Floating Prisons Feed World's Seafood Hunger
Thailand’s slavery problem is making headlines again. Last week, The Economist published an article describing the plight of Maung Toe, an immigrant from Myanmar, who worked unpaid on a Thai vessel fishing illegally in Indonesian waters. He had been forced on board at gunpoint and sold by a broker to the captain for $900.
The article references the report Pirates and Slaves, recently released by the Environmental Justice Foundation (EJF). International demand for cheap seafood is fuelling a brutal trade in vulnerable people and the collapse of entire marine ecosystems, says the EJF.
Thailand is the third largest seafood exporter in the world, with exports valued at $7 billion in 2013. It is a leading supplier of seafood to the U.S., yet a 2014 study estimates that up to 39 percent of wild-caught seafood entering the U.S. market from Thailand has been caught illegally.
Rapid industrialisation of the Thai fishing fleet during the 20th century resulted in too many vessels using destructive and unsustainable fishing methods to catch too many fish, states the report. The overall fish catch per unit of effort in both the Gulf of Thailand and Andaman Seas has plummeted by more than 86 percent since 1966, making Thai waters one of the most over-fished regions on the planet. Boats now catch just 14 percent of what they caught in the mid-1960s, and Thailand’s fish stocks and marine biodiversity are in crisis.
“Producers and consumers of Thai seafood are embroiled in one of the most outrageous social and ecological crimes of the 21st century,” says Steve Trent, Executive Director of EJF. “Ecosystem decline and slavery exist in a vicious cycle. People are trafficked as a result of environmental crises, and forced to endure terrible human rights abuses while working in industries which also harm the environment. Unrestricted industrial exploitation damages ecosystems and exposes vulnerable populations to trafficking and abuse. Overfishing exacerbates pirate fishing, which further drives slavery and environmental degradation.”
The report highlights the human suffering involved. “…The worst was when I saw one of my co-workers fall into the sea. We were ordered to continue to work and prevented from helping him… He drowned,” recounts one Burmese victim of the industry.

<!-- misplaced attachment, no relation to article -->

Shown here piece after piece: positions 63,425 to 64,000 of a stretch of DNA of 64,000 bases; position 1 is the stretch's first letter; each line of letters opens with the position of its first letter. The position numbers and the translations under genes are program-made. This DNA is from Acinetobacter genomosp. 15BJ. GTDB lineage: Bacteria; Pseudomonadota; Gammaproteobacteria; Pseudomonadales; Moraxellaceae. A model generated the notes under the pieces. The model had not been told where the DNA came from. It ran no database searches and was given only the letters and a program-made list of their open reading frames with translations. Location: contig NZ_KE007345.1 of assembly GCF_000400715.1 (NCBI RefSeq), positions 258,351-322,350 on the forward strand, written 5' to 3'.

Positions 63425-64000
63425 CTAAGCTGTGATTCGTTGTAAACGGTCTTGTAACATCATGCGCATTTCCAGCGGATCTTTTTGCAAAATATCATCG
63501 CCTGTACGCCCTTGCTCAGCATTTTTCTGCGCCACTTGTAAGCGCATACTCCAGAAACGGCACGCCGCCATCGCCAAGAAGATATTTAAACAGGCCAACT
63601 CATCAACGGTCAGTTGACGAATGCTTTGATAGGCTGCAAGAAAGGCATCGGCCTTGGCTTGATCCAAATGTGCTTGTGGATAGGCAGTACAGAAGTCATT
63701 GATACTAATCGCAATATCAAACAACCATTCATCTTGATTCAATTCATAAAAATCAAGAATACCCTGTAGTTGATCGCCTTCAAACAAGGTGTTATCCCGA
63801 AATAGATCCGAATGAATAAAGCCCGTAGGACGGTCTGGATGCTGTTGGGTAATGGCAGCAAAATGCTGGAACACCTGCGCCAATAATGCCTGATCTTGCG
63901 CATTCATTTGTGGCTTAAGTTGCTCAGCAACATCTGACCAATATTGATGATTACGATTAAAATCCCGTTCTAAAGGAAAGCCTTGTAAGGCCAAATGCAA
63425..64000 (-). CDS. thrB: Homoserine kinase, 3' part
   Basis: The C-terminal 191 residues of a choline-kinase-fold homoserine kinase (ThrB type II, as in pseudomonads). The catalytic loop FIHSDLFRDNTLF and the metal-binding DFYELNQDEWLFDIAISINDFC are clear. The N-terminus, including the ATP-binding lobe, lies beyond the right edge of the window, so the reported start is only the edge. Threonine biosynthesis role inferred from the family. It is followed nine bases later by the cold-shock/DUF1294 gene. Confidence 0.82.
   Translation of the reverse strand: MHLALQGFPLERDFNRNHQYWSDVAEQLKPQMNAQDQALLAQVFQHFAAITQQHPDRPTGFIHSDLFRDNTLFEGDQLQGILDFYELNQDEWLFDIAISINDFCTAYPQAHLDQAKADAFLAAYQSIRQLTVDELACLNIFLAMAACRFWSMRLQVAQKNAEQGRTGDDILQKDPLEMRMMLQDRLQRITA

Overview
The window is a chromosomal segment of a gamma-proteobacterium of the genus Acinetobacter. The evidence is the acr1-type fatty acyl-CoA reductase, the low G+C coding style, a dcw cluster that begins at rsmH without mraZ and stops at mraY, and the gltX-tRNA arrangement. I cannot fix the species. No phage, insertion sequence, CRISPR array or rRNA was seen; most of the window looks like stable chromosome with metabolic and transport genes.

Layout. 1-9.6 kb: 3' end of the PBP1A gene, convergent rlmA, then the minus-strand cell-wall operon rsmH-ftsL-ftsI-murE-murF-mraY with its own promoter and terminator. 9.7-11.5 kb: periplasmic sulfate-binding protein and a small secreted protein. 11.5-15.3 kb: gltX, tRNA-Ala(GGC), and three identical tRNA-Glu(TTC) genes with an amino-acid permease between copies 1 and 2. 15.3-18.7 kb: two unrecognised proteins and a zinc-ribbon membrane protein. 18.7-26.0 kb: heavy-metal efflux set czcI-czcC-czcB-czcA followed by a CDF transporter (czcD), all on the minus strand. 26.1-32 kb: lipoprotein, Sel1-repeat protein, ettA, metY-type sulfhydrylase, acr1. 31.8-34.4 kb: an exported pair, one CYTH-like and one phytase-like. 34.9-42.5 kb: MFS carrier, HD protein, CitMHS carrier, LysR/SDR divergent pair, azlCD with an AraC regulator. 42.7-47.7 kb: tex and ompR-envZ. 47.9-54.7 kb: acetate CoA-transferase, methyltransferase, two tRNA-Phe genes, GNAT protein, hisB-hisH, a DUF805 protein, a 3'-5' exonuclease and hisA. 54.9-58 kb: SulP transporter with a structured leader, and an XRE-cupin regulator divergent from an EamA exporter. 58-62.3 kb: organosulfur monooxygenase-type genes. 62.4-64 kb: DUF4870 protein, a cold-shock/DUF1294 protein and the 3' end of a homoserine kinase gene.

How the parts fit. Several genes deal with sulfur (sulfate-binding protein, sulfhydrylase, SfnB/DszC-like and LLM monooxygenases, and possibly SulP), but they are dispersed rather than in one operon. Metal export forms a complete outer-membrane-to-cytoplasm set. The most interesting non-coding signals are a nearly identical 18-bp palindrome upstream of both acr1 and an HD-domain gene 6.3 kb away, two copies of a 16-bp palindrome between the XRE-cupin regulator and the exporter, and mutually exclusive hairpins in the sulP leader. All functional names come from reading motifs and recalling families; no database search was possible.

Another victim describes the threat he received from a Thai captain: “I killed the guy that you are replacing. If you try to flee I will take care of you too… Your broker took your advance, so you are not allowed to go anywhere and will be here for many years.”
Last year, The Guardian revealed the abuses some slaves are subject to. Many of the slaves interviewed by the Guardian said they were fed a plate of rice a day and they slept in quarters so cramped they had to crawl into them. Those too ill to work were thrown overboard, some said, while others said they were beaten if they so much as took a lavatory break.
According to the Global Slavery Index, around 500,000 people are believed to be currently enslaved within Thailand’s borders, many of them out at sea on fishing boats. These people are often migrants from Burma and Cambodia looking for work and a better life only to find themselves deceived and in the hands of brokers.
It has become a factory industry with larger cargo vessels re-supplying fishing boats and picking up their catches. This means the vessels can stay out at sea indefinitely making them “floating prisons for trafficked and abused workers,” says the EJF report. The report cites estimates of as many as 200,000 migrants working on Thai fishing vessels.
Thailand’s role in depleting its ocean resources is contributing to the impacts that IUU fishing is having on the fishing industry globally. This week, the U.S. Presidential Task Force on Illegal, Unreported, and Unregulated (IUU) Fishing and Seafood Fraud made the headlines with the release of an action plan that articulates an aggressive timetable for taking steps to curtail illegal fishing activities from a U.S. perspective. “Our nation’s fisheries remain threatened by illegal, unreported, and unregulated fishing and seafood fraud,” said U.S. Deputy Secretary of Commerce Bruce Andrews on the release of the plan.
Another article by The Economist last week describes other initiatives, including the establishment of The Global Fund to End Slavery. “The ILO estimates there are at least 21 million people living in modern slavery. That’s nearly equal to the populations of countries such as Australia, Cameroon or Sri Lanka,” says Jean Baderschneider, CEO of The Global Fund to End Slavery. “Over one-quarter of all victims of forced labour around the world are children. That is more than five million children subjected to forced labour, sex trafficking, domestic servitude and other abuses.”
In December, Pope Francis and the Grand Imam of Egypt’s al-Azhar mosque, together with several other Christian, Muslim, Buddhist, Hindu and Jewish leaders, launched the Global Freedom Network, an initiative aimed at helping governments and businesses address the problem of slavery.
The leaders jointly declared one common humanitarian endeavour: “To eradicate modern slavery by 2020 throughout our world and for all time as a crime against humanity.”
“Slaves no more. We are all brothers and sisters,” said Pope Francis.
The opinions expressed herein are the author's and not necessarily those of The Maritime Executive.